It probably wouldn’t have been fair to task Cal baseball with getting one win this weekend, let alone the two it would have taken to win the series against Oregon State, currently the No. 1 squad in the nation. The young Bears have done an admirable job of sticking around .500 this season, dominating at home and doing a good job of bouncing back from a few ugly losses.
But with a 5-15 record on the road heading into this series, along with the fact that last time they were swept the only other time they played a ranked team, the Bears were likely in for a bad time. Cal came close to stealing one, but Oregon State indeed ended up on the right side of a sweep.
The Bears simply don’t have anybody on the roster ready for the pressure of pitching Friday night road games. Sophomore Tanner Dodson washed out of the role halfway through the season, and while freshman Jared Horn has improved by the eye test since being bumped up to de facto ace, his promotion came along with a bunch of ugly results.
Game one of this series was no different, as Horn couldn’t make it out of the third inning, recording less outs than Oregon State hits. The Beavers sported a 6-0 lead by the time sophomore Aaron Shortridge came in relief, and though the bullpen did a good job to hold the home squad to just two runs the rest of the game, the damage was done.
Junior Preston Grand Pre, sophomore Jeffrey Mitchell Jr. and freshman Andrew Vaughn, the Bears’ 1-2-3 batters in game one, continued to thrive at the plate, and recorded six combined hits in the first contest. But the rest of the lineup mustered up just one hit, and Cal failed to score a run, ultimately losing 8-0.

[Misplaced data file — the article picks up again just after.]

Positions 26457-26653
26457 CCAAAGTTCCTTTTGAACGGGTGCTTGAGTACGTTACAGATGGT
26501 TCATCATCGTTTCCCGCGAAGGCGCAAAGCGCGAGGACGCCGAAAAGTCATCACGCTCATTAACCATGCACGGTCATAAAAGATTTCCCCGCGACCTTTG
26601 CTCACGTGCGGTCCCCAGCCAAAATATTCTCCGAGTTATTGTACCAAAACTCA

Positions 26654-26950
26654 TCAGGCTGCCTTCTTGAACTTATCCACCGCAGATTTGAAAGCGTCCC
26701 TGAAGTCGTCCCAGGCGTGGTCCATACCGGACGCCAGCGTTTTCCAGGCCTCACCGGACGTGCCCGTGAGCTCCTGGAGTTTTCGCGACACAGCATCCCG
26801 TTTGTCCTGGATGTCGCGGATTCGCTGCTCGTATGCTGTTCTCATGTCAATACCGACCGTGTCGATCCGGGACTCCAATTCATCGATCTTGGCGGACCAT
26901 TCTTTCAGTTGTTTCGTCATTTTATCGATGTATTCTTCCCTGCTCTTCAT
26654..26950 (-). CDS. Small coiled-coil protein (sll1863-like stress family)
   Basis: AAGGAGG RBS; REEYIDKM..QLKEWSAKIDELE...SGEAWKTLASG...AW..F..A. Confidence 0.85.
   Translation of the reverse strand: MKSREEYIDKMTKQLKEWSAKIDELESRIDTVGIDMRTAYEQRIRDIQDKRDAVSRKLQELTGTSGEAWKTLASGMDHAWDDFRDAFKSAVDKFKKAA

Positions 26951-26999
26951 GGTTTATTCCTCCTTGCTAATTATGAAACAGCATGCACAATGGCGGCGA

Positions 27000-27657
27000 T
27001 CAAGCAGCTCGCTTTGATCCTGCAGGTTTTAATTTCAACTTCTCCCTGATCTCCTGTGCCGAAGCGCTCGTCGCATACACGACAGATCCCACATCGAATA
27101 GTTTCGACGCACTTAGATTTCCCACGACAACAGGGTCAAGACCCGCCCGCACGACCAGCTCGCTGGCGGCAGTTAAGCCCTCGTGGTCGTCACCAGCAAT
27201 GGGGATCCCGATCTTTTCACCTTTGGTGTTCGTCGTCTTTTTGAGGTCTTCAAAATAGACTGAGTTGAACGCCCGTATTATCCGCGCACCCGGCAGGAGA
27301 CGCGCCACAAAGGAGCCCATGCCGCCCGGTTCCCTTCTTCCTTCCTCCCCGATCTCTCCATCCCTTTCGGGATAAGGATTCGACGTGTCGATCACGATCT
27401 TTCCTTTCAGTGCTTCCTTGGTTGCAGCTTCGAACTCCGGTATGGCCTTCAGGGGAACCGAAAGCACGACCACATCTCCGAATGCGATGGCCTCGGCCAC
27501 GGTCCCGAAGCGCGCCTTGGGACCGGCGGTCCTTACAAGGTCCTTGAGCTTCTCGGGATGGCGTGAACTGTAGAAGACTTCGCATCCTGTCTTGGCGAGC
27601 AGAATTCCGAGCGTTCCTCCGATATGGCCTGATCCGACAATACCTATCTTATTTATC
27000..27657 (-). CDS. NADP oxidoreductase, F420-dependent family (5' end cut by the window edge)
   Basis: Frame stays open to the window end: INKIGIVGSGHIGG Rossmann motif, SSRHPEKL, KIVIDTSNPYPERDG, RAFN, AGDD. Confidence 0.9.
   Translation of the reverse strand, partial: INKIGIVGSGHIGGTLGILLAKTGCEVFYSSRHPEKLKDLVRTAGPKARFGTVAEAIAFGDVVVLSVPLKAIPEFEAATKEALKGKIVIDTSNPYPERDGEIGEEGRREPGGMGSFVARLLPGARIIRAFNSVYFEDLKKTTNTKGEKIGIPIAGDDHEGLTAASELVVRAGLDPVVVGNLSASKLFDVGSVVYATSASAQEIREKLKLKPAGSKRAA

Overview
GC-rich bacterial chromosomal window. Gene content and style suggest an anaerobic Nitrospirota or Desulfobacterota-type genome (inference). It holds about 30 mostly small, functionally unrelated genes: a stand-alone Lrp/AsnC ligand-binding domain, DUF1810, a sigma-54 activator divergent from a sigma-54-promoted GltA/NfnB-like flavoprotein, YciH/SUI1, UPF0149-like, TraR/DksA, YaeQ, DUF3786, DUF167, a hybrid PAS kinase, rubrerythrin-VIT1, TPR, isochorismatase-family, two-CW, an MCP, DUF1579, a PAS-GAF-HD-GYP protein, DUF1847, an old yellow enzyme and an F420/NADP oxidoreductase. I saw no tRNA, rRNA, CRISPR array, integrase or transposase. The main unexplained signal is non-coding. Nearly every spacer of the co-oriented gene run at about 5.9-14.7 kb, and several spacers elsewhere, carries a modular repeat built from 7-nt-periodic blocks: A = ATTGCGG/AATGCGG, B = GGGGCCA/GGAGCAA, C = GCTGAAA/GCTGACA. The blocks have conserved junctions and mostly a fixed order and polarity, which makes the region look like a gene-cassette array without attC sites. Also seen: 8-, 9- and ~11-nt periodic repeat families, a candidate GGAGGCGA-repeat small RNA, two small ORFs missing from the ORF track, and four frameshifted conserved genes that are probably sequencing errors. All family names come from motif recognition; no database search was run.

In the second game Oregon State held a 2-0 lead going into the third inning, and the Beavers looked to be on their way to another dominant win. But Cal’s bats woke up in a big way when freshman Cameron Eden, Dodson and junior Denis Karas all homered in the next two frames, and Cal was tied 4-4 until the bottom of the sixth inning.
With an unlikely win close, Cal head coach David Esquer turned to junior Erik Martinez, who has been incredibly solid for the Bears this season. The decision didn’t quite work out and Martinez gave up a grand slam that put the Beavers ahead by four. But the Bears responded with a grand slam of their own, courtesy of Karas, and scored six runs in the seventh and eighth.
The Bears were down 11-10 heading into the top of the ninth, and Karas once again did his job with a leadoff single. But after two pop outs, Karas was thrown out at second after trying to advance on a ball in the dirt — game over.
Cal seemed to use what was left of their bats in game two, and game three saw the team fall back into its slump, losing 10-2. The Bears’ offense collected 10 hits but couldn’t string them together, blowing opportunities to score additional runs in the second and fifth innings.
Two of Cal’s remaining three series are at home (Stanford and TCU), so it has a good chance to improve its previously impressive Pac-12 record (12-12). But for a team this young, this year was ultimately going to be about growth and identifying what to fix going forward, not the 2017 record. If the Bears can get it together on the road, the future is bright.